Worst Sketch Of The Night: Well...everything else! All you need to know about the Monologue, besides David's interruption, was that Trump brought up Rosie O'Donnell with a "oh who, me?" smirk, as if everyone doesn't remember how horrifying his feud with her has been. We think the biggest laugh Trump got all night was his first appearance in Bar Band, which was just dragged into the mud by Trump's presence. Mr. Crocker, about a dad who records his own versions of hit songs, came and went. We barely remember it, and no one else will, since it isn't online due to song rights.

But Seriously, Here Are The Two Worst Sketches Of The Night That Make Us Embarrassed For Everyone Involved: With two abysmal, worst-of-the-season sketches, SNL proved that just because you have some self-awareness, doesn't mean you're self-conscious. Trump Tweets was a "clever" attempt at including Trump without needing to have him on air; maybe if Trump had actually tweeted out some of the insults, it would have had some edge to it. Instead, it was insulting to the audience.

The nadir of the episode was Melania for First Lady, a look into the future of the Trump presidency where everything was fan-tastic, racism was hilarious, and Omarosa was part of his cabinet. Remember the Guns sketch a few weeks ago? That was satire. This was hack comedy, and stands as one of the worst things I've ever seen on SNL.

Best Moment Of The Entire Night: The end of this episode wasn't only great because it meant we wouldn't have to suffer through any more Trump line readings. Thank god Larry stuck around for the super awkward ending. God bless him.

Nobody wanted to hug Trump, except his daughter.

Humanizing Moment Of The Night: On CNN this morning, Trump evaluated his and the show's performance with his usual humility: "It was really well-received... and probably got very good ratings." Despite his blustery positivity after the fact, at least one comedian in the audience last night saw a glimmer of humanity peak through his orange veneer:

Best Sketch Of 2012: This pre-recorded sketch had the unfortunate luck to be placed immediately after the stink bomb that was White House 2018, so it carried the stench of Trump's woebegone visage going in. It wasn't terrible, but it also was in no way as funny or clever as previous SNL Ladies videos (see: "Do It On My Twin Bed" or "Back Home Ballers"). But the most perplexing thing about this sketch was the decision to base it around M.I.A.'s "Bad Girls" video...from 2012.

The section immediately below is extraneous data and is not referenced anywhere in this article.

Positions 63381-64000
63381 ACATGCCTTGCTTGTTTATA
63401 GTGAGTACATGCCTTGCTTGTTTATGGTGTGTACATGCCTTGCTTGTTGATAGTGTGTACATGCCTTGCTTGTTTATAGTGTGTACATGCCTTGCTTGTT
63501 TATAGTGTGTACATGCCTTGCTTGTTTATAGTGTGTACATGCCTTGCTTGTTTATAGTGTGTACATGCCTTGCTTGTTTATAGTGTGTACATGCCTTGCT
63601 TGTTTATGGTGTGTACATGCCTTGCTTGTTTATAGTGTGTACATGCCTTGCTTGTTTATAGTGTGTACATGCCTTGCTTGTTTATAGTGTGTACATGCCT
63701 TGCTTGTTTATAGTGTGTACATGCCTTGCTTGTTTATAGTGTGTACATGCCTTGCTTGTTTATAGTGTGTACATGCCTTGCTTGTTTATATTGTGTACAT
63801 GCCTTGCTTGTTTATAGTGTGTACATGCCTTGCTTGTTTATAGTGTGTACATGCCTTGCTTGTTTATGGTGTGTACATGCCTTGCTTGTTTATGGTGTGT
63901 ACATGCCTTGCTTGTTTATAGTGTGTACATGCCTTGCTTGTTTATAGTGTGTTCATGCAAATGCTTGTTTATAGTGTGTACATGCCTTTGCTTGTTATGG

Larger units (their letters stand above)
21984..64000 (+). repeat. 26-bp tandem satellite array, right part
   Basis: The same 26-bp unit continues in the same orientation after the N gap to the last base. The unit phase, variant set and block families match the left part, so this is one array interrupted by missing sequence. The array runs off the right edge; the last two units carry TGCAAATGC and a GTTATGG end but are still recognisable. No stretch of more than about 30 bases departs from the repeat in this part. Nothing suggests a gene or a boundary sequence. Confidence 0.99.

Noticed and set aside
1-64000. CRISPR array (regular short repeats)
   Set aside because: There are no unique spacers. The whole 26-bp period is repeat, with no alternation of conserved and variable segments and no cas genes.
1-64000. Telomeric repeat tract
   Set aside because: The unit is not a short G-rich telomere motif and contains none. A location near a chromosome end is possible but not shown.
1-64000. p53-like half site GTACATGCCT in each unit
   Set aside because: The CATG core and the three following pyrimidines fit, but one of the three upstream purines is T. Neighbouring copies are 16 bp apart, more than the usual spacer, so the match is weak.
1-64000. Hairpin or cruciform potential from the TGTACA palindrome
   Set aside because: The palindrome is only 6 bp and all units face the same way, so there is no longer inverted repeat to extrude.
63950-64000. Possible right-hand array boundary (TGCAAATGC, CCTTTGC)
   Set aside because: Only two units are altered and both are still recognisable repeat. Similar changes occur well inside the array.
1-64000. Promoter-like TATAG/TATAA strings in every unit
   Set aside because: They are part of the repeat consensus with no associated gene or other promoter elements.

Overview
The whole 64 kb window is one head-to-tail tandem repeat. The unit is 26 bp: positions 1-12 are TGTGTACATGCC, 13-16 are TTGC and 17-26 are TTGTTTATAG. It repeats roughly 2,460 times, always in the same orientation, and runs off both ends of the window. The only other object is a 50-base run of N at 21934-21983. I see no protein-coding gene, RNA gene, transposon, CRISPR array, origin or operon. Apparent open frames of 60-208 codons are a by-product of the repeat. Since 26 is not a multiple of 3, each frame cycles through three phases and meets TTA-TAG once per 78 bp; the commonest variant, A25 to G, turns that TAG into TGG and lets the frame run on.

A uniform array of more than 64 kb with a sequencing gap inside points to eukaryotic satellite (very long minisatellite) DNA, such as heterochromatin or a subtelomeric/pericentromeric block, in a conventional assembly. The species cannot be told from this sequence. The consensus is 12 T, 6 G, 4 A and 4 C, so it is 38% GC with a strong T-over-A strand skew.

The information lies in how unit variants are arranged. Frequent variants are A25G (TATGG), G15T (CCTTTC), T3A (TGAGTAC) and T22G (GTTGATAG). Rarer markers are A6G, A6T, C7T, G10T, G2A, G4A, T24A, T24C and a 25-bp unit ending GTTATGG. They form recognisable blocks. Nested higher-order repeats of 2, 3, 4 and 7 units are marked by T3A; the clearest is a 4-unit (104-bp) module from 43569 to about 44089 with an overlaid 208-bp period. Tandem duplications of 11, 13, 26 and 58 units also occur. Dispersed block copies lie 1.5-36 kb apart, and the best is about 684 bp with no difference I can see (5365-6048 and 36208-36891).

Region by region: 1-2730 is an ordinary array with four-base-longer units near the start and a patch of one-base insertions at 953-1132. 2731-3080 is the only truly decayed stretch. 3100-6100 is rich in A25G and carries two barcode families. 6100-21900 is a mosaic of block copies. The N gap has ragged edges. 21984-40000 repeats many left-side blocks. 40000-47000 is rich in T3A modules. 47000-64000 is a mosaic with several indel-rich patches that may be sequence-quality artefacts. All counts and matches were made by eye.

The Three Questions Of The Week: Was it really worth it, SNL? Is there any chance Seth and Amy could come back for a "Really?!" skewering SNL for this shit? Can SNL at least make up for this by having Larry David (or Bill Murray) host the Christmas episode?

The Honorary Really? What The Hell Is Going On With Weekend Update? Award: The fact that both Leslie Jones and Drunk Uncle, one of my favorite recurring Moynihan characters, didn't pop tells you everything you need to know about Weekend Update. As for our anchors, Colin Jost was really sad about the Mets, and Michael Che got one really good joke in a Trump's expense, talking about his new book Crippled America: How To Make America Great Again: "Whenever rich, old, white guys start bringing up the good old days, my negro senses start tingling. I mean, after all those years of progress, Trump’s going to really go with, No, I think we had it right the first time."

Click through for all that shit, plus performances from Sia. Hopefully things will get back on track when Elizabeth Banks is host next week, with musical guest Disclosure.